On the Corner

by Susan Tallman

September 2011

Once upon a time, prints were critical, socially dynamic, even dangerous things. All those tiresome, indirect and time-consuming print processes were developed, tolerated—and yes, sometimes adored—because they could get the word out: the teachings of Buddha, the mendacity of the king, the imperial tax code, the price on Jesse James’ head. Prints have a great reputation as tools of democracy, but the truth is that both the powerful and the powerless, the crown and the throng, have turned to prints to press their point of view.

The Museum of Modern Art’s exhibition of prints from South Africa, reviewed in this issue by Jay Clarke, demonstrates that prints can still be vital tools of social change. Printeresting.com observed, during last spring’s protests in Wisconsin over collective bargaining rights, that “while twitter and facebook may be amazing organizational tools, holding up your iPhone at a political rally to share a political graphic is less effective [than…] old-fashioned paper and ink.” There is no doubt that, in the right circumstances, prints still have a social role.

That said, their original raison d’être—broadcasting information—has been taken over by other, more efficient technologies, and this has been the case for close to a century. Digital technology just exacerbated the situation imposed by analog devices imposed by analog devices from radio onward: the disembodiment of the message as a condition of its distribution.

Now we live in a world awash in potential pictures. It is probably no accident that this rising tide of ethereal images has coincided with the rise of strategies such as street art, installation art, and artists’ books—forms that emphasize physical locality and corporeality. The beauty of the electronic image is that it can be everywhere and nowhere. Street art, installation art and artist’s books, on the other hand, dramatize the specific: this place, this thing, this moment in time. If the contemporary plenitude of pixels is a logical extension of printing, it would be easy to think of these forms as anti-prints. And yet, rather than being deployed against multiplicity (as, say, much Abstract Expressionist painting was) they frequently exploit it.¨

This issue of Art in Print looks at this conundrum in urban streets from 18th century London to 21st century Los Angeles (Gill Saunders, “Street Art: Prints and Precedents”); in the trajectory of installation art over the past forty years (Charles Schultz, “A Matrix You Can Move In: Prints and Installation Art”); in the hand-held intimacy of book works (Nancy Princenthal, “It is Almost That: A Collection of Image+Text Work by Women Artists & Writers”) and in the odd transformation of the Wiener Werkstätte from high-minded reformers to purveyors of cozy domestic consumables (Heather Hess, “Changing Impressions: Wiener Werkstätte Prints and Textiles”). In all these places, the print acts as a bridge between the particular and the repeatable, the populist and the esoteric, the difficult message and the appealing surface.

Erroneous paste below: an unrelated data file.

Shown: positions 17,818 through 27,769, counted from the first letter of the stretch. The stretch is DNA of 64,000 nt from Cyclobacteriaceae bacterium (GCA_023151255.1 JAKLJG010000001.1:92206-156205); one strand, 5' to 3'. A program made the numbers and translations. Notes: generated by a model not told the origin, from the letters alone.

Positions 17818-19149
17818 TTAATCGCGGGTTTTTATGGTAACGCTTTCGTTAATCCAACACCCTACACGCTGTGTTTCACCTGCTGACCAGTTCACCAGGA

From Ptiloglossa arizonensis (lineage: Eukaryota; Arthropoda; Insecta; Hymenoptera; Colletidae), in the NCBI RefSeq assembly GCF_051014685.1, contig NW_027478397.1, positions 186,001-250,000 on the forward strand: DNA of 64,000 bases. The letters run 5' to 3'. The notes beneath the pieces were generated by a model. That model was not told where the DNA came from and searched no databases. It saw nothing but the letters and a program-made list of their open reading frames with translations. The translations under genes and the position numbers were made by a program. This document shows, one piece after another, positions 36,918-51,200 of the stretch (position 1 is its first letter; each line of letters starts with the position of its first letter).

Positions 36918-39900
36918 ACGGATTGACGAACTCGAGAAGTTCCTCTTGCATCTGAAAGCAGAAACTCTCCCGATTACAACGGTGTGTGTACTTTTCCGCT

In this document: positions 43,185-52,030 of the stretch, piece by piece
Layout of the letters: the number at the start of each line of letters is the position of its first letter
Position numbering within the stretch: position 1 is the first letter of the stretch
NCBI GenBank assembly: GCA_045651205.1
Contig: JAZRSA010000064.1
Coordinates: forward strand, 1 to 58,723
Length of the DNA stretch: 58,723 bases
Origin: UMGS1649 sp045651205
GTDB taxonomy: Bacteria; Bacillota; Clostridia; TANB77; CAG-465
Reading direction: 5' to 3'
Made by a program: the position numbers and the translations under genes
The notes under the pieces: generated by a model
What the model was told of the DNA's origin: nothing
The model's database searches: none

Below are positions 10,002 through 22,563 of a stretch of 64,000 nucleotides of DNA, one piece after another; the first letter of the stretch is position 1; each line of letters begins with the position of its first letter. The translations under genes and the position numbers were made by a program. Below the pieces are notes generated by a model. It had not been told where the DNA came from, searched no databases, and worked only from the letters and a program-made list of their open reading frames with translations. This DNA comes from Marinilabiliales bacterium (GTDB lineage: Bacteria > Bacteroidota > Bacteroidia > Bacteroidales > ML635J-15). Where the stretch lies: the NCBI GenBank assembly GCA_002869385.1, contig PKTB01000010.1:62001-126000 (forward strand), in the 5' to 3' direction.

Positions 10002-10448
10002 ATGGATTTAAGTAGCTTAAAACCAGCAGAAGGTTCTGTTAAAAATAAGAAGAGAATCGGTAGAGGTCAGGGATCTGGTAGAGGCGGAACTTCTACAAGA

The politics of all this are intriguingly convoluted: as street artists have been welcomed into the museum, for example, their work has become both more exclusive (most museums cost money to enter; print rooms have an unstated cover charge paid in cultural capital) and less exclusive (prints in a museum are not going to be painted over, rained on, plastered over—they will be available to all the people who could not get to that particular street corner on that particular week.) Similarly, most print-based installations can only be in one place at one time, which puts them into the same snootily exclusive category as oil paintings, but frequently they are made up of modules that allow them to be recreated in other spaces, and to be responsive to those spaces. Is this exemplary power-sharing between artist and audience, or just a further indulgence of the already over-privileged consumer? Which is more admirable: the total (and necessarily unique) design schemes imposed by the early Wiener Werkstätte, or the bits and bobs of Werkstätte fabrics that American clients added at whim to their mish-mosh interiors?

Prints have always operated at the crossroads: market-friendly and rabble-rousing; elitist and egalitarian. At a time when cultural and political discourse seems so impossibly entrenched, the borders of each camp so cleanly drawn, one can only be grateful to the print for—as ever—mucking up the edges.